If you’re an Independent Software Vendor (ISV) or a Value-Added Reseller (VAR) you should be taking advantage of co-marketing funding from your upstream channel partners. High performing ISVs and VARs can attract up to 100% funding from Tier 1 product vendors for approved campaigns. What you may not realise however, is that even businesses that represent only mid-tier or small revenue or those don’t resell Tier 1 products can still access co-marketing funding via slightly more ad hoc request processes for either full or partial payment for a proposed activity.
On the face of it, this is a very attractive value proposition and one which you might expect to be widely subscribed amongst ISVs and VARs. Surprisingly, this is often not the case. Firstly, ISVs and VARs aren’t always aware of the product vendor programs that provide access to funding; this could be because their channel partner lacks capacity in their patch, or simply because the programs are not well promoted by the product vendor. Secondly, the terms and conditions under which co-marketing funding is offered often seeks to restrict the beneficiaries to the exclusive promotion of the funding-partner, rather than allowing co-marketing funding to contribute to a own wider, longer-term strategy.
In a previous post of ours titled The Vibe of Branding, we touched on that fact that heavily sales-driven companies rarely invest in branding initiatives because the return can’t be measured within quarterly sales targets. For this same reason, long-term strategic marketing initiatives aren’t prime candidates for co-marketing funding, which is measured by the short-term sales targets of the vendor and distributed in small amounts each quarter. This means that ISVs and VARs inevitably end up being forced into allocating the spend to a standalone sales promotion for the product vendor which doesn’t fit within the ISVs or VARs strategic marketing plan. Often, significant time is spent by each party about the balance of objectives when planning co-marketing spend because each has objectives which – while having some overlap – are often poorly aligned. Perversely, often more time is spent arguing about the balance of objectives than actually executing the resultant campaign. This inevitably leads to wasted funding and effort because neither party really ends up getting what they really want out of compromise. Sometimes the campaign simply doesn’t go ahead at all.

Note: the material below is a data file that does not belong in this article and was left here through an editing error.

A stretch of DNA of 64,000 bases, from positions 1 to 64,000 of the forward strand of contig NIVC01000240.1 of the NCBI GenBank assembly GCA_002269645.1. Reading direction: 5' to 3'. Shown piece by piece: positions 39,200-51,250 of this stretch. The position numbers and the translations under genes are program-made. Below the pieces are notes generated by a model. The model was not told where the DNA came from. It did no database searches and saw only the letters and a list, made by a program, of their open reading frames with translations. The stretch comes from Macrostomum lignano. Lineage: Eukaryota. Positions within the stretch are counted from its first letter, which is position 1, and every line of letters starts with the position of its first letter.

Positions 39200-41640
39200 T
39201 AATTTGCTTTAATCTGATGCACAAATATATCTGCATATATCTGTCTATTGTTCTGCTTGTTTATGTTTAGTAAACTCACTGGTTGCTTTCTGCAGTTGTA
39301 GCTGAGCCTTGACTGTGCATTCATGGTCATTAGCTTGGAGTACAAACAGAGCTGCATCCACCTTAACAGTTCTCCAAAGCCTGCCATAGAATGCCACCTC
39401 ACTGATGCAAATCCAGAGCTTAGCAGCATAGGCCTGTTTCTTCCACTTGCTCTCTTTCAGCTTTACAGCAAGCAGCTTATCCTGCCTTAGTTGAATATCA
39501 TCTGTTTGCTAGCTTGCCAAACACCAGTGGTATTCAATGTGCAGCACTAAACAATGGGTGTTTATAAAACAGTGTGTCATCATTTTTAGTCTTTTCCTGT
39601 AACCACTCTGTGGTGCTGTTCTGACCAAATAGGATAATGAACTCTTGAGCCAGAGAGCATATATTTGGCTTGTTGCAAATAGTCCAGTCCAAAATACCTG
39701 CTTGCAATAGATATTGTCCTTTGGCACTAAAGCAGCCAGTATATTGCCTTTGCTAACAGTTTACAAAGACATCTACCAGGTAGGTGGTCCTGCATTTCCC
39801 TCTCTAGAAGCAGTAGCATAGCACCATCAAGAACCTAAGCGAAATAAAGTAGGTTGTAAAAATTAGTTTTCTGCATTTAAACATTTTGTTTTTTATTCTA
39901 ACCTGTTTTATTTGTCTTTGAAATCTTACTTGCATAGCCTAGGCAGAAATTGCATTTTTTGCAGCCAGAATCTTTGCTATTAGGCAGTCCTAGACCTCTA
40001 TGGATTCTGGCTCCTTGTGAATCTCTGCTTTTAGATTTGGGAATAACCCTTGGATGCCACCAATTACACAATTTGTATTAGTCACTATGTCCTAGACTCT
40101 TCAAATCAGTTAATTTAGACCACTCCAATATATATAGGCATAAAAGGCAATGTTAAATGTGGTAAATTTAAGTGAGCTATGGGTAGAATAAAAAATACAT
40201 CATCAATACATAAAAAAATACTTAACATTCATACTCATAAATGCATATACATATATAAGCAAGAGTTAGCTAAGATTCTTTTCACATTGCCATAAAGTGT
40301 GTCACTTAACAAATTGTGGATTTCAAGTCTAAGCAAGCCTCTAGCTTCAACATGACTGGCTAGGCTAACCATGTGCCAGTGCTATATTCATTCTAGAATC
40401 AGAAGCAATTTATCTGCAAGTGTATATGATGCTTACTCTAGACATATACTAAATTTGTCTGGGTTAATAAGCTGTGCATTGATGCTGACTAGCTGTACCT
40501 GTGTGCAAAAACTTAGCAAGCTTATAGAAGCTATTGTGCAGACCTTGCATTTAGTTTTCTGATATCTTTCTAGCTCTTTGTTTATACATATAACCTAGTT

On the occasion that co-marketing funding results in a successful marketing campaign, it’s not just because of a coincidental confluence of events. Almost invariably, success stems from the presence of informed and experienced facilitator who understands the objectives of each stakeholder and can balance and effectively communicate these to each party.
Identify Product Vendor Objectives
These will typically be about increasing indirect sales, but mapping these out formally can offer some great insight to both parties.
Identify ISV or VAR Objectives
These will come from your strategy and can include a range of things, from increasing product sales through to increasing brand awareness within your market.
Categorise the objectives of both parties in a way the allows differentiated treatment.
- Immediate objectives will usually relate to leads, sales, revenue etc., and should be framed into SMART targets that are measurable at the conclusion of the campaign;
- Operational Objectives may relate to sales growth targets or increase in market share and may be measurable over a period of around twelve months.
- Strategic Objectives could relate to matters such as brand awareness and brand recognition, customer return rates and even customer satisfaction measured through Voice of the Customer or similar methods.
Agree on campaign objectives
We have found that simply mapping the objectives of both parties can identify a lot of common ground, not just on immediate objectives but also in identifying the mutually beneficial nature of aligning operational and strategic goals. Leverage this common ground to agree upon immediate, operational and strategic campaign objectives.
Allocate co-marketing funding
Having agreed upon the campaign objectives, allocate the agreed funding amount to the achievement of objectives on each horizon. The 70:20:10 rule is a good starting point for splitting the funding allocation: 70% on the achievement of immediate objectives, 20% on operational objectives and 10% on strategic objectives.
Map activities to objectives
Now armed with an idea of spend allocated to each set of objectives, develop your list of campaign activities required to achieve the campaign objectives. This may include sales promotion activities to achieve immediate objectives as well as longer term branding initiatives to achieve strategic and operational objectives.
As the relationship between the two parties matures and trust is established, look for opportunities to negotiate the aggregated use of co-marketing funding. If 10% of your annual co-marketing budget is allocated to strategic initiatives, then aggregating this 10% for the whole year into a single strategic initiative can have far more impact that spending the same amount on an ad hoc basis throughout the year. After all, growing sales channels is good for everyone in the long-term.
If you are seeking co-marketing funding from a vendor or you are a Channel Manager trying to encourage ISVs and VARs to take advantage of the opportunity to drive awareness of their company and your brand, then get in contact with us at LimeHub. We have expertise on both sides of the coin so we are perfectly placed to help make the most of co-marketing programs.